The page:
Alternatively, you can make a plan without ATP by clicking the Training Plan library icon (the Closed Binder icon) on the left of the calendar in your Coach account and then clicking the “+” button. Start adding workouts by week and day as needed. Any changes to the plan calendar will be saved as you go.

Quick tip: make all workouts structured workouts. They sell better, upload to devices, and are easier for athletes to understand.

Bonus tip—use your workout library! Create different workout folders organized by the ATP period. Once you’ve created a workout once—with the Structured Workout Builder, ideally—all you need to do to use it again is find the folder where you saved it and drag and drop it into your training plan. Your efficiency will skyrocket. For a more in-depth take on planning your weeks, see this article.

You’ve finished writing all your workouts, but you’re not done yet. You have to build your training plan guide. 

Creating a Training Plan Guide

As a coach, I find it easy to forget that many prospective buyers do not understand training terminology like ‘Z2’ or ‘threshold.’ Put together a guide that anticipates questions about your plan. It’s helpful to imagine that the training plan purchaser is learning to train for the first time. Create the guide in a document (e.g., .pdf, .doc) and attach it to a custom workout on the first day of the training plan using the paper clip.

Publishing Your Plan

Once that’s finished, it’s time to publish your plan. Click the gear icon on your plan and fill out the ‘Summary’ section. Whatever you write here will appear in the TrainingPeaks training plan store. Describe the plan to the prospective buyer – put some effort into it. This is partly where you’re selling to prospective buyers.

Set the plan category. Select a sport, category, and plan specs. Under plan specs, choose one and only one of the following categories: ‘Beginner,’ ‘Intermediate,’ or ‘Advanced.’ Your choice here affects how your plan appears in the TrainingPeaks training plans store. For more on this topic, read here

Set your training plan price. To get a feel for how to price your plan, search in the TrainingPeaks training plan store and search for a plan of similar length and experience level.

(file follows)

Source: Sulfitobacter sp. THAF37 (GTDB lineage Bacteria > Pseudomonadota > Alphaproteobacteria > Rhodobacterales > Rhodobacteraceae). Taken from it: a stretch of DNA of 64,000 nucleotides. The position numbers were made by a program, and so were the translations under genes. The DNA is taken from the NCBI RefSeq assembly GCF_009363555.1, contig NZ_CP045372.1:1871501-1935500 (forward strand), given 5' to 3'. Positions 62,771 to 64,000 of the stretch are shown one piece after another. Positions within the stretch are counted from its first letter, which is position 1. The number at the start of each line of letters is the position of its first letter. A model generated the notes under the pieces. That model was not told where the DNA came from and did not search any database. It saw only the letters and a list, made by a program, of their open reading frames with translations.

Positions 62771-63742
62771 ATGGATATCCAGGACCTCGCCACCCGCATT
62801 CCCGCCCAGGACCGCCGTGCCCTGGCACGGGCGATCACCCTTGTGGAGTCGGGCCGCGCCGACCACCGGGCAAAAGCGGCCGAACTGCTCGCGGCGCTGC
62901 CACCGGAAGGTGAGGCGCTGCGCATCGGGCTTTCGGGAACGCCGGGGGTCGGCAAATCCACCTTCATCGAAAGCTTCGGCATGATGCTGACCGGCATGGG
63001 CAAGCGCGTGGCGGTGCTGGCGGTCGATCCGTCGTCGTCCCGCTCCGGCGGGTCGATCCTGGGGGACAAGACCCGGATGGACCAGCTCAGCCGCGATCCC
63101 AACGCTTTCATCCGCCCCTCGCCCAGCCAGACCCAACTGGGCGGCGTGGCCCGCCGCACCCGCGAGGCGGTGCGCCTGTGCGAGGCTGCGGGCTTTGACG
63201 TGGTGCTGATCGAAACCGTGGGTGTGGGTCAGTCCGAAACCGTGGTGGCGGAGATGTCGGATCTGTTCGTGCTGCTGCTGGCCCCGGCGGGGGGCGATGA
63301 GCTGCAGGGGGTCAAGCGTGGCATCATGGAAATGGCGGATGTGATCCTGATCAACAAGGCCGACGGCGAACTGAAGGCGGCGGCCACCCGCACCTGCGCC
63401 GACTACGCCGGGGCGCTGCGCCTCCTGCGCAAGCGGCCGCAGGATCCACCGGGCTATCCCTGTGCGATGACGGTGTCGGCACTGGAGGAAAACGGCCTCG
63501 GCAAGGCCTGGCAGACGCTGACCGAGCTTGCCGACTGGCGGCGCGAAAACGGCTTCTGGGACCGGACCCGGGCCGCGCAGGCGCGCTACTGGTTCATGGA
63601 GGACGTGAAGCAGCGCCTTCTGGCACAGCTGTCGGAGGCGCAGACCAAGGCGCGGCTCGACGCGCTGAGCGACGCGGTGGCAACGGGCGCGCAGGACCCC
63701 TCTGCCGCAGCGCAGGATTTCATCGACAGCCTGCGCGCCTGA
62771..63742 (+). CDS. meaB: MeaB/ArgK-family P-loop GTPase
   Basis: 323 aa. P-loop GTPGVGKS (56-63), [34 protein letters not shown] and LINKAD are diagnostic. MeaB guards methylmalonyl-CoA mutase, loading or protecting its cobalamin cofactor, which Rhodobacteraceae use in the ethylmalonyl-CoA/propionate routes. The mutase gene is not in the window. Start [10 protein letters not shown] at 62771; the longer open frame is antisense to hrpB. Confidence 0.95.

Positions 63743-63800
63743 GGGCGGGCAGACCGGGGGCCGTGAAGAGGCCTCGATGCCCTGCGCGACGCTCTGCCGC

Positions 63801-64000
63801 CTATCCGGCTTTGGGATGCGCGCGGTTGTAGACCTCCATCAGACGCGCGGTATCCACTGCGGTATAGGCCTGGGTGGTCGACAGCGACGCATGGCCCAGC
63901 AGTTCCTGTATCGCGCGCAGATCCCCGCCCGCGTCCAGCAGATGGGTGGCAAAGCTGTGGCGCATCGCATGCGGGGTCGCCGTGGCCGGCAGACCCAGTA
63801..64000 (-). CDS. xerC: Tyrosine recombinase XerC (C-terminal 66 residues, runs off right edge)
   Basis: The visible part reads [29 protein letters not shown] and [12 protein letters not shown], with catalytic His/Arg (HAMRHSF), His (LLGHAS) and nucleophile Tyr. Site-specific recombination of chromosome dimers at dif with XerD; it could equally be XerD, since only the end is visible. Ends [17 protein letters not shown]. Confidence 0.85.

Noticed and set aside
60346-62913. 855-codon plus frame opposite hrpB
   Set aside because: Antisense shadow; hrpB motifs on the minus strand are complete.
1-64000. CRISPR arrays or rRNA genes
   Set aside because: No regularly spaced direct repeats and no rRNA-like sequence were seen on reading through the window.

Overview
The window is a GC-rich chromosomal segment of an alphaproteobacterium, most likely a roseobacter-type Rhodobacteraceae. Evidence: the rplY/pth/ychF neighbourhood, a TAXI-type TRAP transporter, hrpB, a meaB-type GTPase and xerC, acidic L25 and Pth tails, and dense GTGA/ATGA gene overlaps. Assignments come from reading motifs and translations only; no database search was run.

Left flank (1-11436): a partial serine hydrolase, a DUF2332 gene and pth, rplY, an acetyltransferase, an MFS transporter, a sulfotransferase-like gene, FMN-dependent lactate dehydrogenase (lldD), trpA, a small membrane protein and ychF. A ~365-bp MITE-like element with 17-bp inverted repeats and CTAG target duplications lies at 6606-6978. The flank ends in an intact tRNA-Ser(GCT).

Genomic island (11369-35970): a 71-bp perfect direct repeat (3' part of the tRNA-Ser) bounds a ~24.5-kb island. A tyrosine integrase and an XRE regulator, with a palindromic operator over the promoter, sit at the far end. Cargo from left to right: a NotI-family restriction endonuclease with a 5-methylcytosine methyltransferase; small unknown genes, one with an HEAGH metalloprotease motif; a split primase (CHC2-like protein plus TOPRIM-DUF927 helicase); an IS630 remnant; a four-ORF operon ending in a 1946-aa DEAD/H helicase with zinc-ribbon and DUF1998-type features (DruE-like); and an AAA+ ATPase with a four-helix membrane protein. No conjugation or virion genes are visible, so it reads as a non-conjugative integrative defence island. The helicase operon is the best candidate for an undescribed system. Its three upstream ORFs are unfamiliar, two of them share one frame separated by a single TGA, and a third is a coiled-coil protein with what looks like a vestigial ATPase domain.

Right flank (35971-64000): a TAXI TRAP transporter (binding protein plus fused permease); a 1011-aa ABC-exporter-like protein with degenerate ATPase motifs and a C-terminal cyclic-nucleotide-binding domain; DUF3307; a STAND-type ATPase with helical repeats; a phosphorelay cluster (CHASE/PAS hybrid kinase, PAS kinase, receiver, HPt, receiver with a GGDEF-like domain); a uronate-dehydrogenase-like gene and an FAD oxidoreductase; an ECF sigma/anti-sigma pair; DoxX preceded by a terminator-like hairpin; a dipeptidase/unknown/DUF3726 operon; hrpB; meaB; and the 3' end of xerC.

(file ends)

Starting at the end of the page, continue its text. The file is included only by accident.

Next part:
Lastly, publish your plan by clicking the gear icon on the training plan and then clicking the ‘Publish Plan’ tab on the left of the pop-up window. Then, check where you want to publish your training plans—you can choose between the TrainingPeaks training plan store, a private URL to which you can direct traffic from your website, or both.   

Before you publish, take an hour or two to make mental space between you and your work, and then double-check everything. Check your workouts for clarity and consistency, comb through looking for spelling or grammatical errors, make sure you’ve attached your training plan guide, and make sure the price and training plan copy make sense. Professionalism shows in the details.

Congratulations! You’ve published your first training plan! I’m sure that took a while – but don’t let that discourage you. The most time-consuming part of the training plan process is building your first plan. Once you’ve built one, you can create others much faster. 

You can also build out training plans to apply to an athlete’s calendar to get a quick start on programming and making adjustments as training progresses. Building out the periodized blocks of a plan makes this much more functional as a coach to avoid deleting or moving workouts.

This is all a worthwhile investment of your time. Not only have you streamlined your training programming, but you’ve also entered your work into a new marketplace and developed an excellent marketing tool that can lead to new athlete leads.

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About Matti Rowe

Matti Rowe is an Education Specialist on the TrainingPeaks Coach Education Team and the owner of Gravel God Cycling . When he’s not racing his bike on the pavement (people still do!) or gravel he spends his time trying to teach his children Norwegian.